From crisis of socialism to financial crisis

By Barbara Beznec, Valter Cvijić, Sara Pistotnik, Žiga Podgornik – Jakil, Danijela Tamše

A research paper developed in the Summer School “Teaching the crisis – Geographies, Methodologies, Perspectives”
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In the first years after its independence in 1991, Slovenia, a post-socialist country with two million inhabitants, witnessed the first cycle of dispossession in the form of privatization of what was in the socialist era considered social property. In the following decade, the Slovenian political elites have chosen to follow so-called gradualist approach, rejecting the severe neoliberal model imposed by the International Monetary Fund and the World Bank. Consequently, the first stages of transition were relatively smooth, with only few major social conflicts – at least those visible –, also due to the relatively high power of trade unions and channelling of the social discontent through the process of social dialogue. By the middle of the first decade of the new millennium the full inclusion of the state into the Euro-Atlantic integrations was accomplished: Slovenia entered the European Union and NATO, adopted the common European currency Euro and was frequently labelled as a success story, a model transition country with the highest Gross domestic product (GDP) among post-socialist countries. Still, the combination of privatization, deindustrialization and the loss of former Yugoslav markets had pushed some regions, especially the eastern part of the state, into a mode of deep social and economic devastation. And some cities, like the city of Maribor, which is the second largest city in the country, never recovered from the impacts of these processes.

Parallel to the integration into the global market and into what are considered to be the most important Euro-Atlantic connections were the processes of the rise of the service sector and with it the rise of new subjectivities of labour, which consequently brought about new subjectivities of struggle. This was the period of the start of what is called flexibilization of labour that resulted in the rapid rise of precarious forms of employment. More and more people became excluded from the processes of social dialogue and the social state. This new generation of precarious labourers is prevalently young, highly educated, extremely mobile and flexible, working mainly in the cultural, media and scientific sphere. Despite the rise of a whole new generation of working poor that compose what has been in the literature of the last decade called cognitive or immaterial sector, the structure of the Slovene economy remained very much inflexible, based on export-oriented industry with low added value, trade and construction.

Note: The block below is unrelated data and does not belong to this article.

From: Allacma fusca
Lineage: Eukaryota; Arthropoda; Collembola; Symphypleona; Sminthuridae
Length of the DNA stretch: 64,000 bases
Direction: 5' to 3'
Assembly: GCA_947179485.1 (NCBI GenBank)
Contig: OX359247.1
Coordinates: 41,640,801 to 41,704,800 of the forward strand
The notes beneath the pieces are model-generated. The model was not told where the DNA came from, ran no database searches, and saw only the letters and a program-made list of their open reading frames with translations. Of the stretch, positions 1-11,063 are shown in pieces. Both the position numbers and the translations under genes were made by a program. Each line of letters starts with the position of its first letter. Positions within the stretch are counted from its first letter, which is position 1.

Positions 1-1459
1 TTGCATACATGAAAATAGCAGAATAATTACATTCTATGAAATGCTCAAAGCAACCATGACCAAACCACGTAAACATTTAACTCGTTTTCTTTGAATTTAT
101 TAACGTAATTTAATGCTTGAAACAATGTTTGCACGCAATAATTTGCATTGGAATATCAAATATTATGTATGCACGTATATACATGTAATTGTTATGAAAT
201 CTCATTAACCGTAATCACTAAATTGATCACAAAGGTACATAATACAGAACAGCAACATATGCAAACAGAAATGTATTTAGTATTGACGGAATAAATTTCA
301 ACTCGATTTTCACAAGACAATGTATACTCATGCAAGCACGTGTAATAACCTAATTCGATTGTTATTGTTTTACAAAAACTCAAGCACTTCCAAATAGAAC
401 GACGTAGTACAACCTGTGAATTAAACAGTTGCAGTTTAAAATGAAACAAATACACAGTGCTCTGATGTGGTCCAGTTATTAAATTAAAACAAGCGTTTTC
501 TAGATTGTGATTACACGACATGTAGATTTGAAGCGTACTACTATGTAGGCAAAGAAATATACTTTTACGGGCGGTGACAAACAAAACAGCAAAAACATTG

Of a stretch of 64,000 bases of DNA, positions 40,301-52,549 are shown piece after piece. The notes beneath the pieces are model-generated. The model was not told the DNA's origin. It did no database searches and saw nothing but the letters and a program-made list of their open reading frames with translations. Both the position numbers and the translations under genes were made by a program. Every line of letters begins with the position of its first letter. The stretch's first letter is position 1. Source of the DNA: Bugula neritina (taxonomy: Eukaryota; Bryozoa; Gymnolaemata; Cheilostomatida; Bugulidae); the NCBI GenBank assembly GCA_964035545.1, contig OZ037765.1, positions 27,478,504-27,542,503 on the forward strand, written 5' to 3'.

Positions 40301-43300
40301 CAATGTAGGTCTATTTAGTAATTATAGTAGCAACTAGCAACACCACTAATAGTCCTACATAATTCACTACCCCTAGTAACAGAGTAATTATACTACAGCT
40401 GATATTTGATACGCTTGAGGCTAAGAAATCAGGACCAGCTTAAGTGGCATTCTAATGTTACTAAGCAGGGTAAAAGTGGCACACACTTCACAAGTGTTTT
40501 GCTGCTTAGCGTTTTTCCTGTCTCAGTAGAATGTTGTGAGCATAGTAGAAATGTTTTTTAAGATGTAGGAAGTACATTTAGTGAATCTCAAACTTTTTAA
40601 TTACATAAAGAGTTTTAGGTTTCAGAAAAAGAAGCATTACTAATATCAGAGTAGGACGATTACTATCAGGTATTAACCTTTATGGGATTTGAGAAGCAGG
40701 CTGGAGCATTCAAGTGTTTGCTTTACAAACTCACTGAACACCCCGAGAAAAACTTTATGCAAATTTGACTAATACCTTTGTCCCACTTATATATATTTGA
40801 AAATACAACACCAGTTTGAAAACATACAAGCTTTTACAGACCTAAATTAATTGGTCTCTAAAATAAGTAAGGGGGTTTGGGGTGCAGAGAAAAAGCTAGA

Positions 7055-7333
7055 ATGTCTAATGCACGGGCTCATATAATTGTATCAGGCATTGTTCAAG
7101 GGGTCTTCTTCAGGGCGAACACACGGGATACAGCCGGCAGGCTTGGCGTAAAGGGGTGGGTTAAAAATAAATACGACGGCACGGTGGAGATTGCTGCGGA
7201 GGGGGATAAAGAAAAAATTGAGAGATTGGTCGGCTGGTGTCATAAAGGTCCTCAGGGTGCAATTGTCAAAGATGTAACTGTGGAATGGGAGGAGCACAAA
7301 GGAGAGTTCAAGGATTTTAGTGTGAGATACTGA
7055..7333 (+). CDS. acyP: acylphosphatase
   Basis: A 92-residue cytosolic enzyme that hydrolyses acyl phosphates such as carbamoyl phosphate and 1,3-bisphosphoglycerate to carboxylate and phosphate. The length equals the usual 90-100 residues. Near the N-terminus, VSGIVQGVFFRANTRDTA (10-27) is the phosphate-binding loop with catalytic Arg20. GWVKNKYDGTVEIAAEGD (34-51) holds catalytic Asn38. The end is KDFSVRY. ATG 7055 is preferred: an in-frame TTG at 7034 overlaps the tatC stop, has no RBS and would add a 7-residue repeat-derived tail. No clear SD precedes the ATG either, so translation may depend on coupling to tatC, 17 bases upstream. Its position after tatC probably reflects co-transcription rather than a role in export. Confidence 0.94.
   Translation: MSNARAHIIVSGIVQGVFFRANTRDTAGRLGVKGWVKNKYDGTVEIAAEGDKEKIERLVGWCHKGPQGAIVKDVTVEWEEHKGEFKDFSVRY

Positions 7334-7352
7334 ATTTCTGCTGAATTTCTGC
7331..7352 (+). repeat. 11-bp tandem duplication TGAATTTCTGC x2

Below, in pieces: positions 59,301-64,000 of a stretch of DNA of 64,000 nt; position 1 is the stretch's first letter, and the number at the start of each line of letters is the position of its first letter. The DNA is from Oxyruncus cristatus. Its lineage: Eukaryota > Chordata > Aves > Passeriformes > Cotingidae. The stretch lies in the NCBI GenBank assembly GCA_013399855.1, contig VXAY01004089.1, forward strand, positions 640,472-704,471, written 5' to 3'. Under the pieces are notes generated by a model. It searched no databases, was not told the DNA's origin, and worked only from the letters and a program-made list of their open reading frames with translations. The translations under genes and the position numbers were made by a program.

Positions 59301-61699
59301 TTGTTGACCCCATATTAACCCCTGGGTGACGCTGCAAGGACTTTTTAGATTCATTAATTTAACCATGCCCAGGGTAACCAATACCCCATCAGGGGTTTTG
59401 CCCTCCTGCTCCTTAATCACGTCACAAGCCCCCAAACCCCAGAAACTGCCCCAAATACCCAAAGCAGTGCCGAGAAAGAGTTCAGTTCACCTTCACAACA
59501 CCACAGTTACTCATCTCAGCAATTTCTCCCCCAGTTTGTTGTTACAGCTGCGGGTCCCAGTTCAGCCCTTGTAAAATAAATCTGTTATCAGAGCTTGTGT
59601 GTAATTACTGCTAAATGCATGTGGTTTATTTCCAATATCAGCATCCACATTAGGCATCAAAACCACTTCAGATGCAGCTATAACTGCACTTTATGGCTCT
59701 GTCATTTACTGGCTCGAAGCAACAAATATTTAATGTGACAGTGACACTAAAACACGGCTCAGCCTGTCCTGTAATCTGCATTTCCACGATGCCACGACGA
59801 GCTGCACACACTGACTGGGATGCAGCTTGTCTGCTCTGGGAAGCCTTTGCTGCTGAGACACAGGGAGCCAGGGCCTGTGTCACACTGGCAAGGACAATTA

In economic terms, the most important sector was construction, which contributed the highest part to the national GDP for many years. It was – and remains – almost entirely depended on migrant labour, with workers coming mostly from the states of the former Yugoslavia, especially Bosnia and Herzegovina. The political organization of labour migration in Slovenia, that is a state-defined visa regime, does not differ significantly from other European countries and therefore we can define it as a system of extreme exploitation, which is being secured through the strict bond between the work permit and the residence permit.

The first impacts of the global financial crisis came at the end of the year 2009, but initially they were felt almost exclusively in the lateral labour markets of migrant and precarious workers. The former were subjected to losing legal ground to stay in the country (their bosses simply would not prolong their permits to work and stay) and the latter were the first ones to lose a job because of a low level of protective measures in their contracts. The implementation of severe austerity measures by the second half of 2011 spread the crisis to all social segments. Public debt and unemployment were growing while the cuts in public spending, mostly in education, culture and welfare, were worsening everyday lives of the citizens and non-citizens. Elements of systemic corruption became more and more visible, and this combination led to a deeper social and political crisis in the following months. First major organized struggles against austerity measures in Slovenia took place in the #15o movement that has come about mainly from the convergence of those who gathered on the global day of action on 15th October 2011. Only about a year later when the impacts of austerity measures taken became crystal clear and subsequently caused a major public discontent the uprisings all over the state erupted:  the fall of 2012 and the spring of 2013 were rebellious as no other period in the history of the independent Slovenia.

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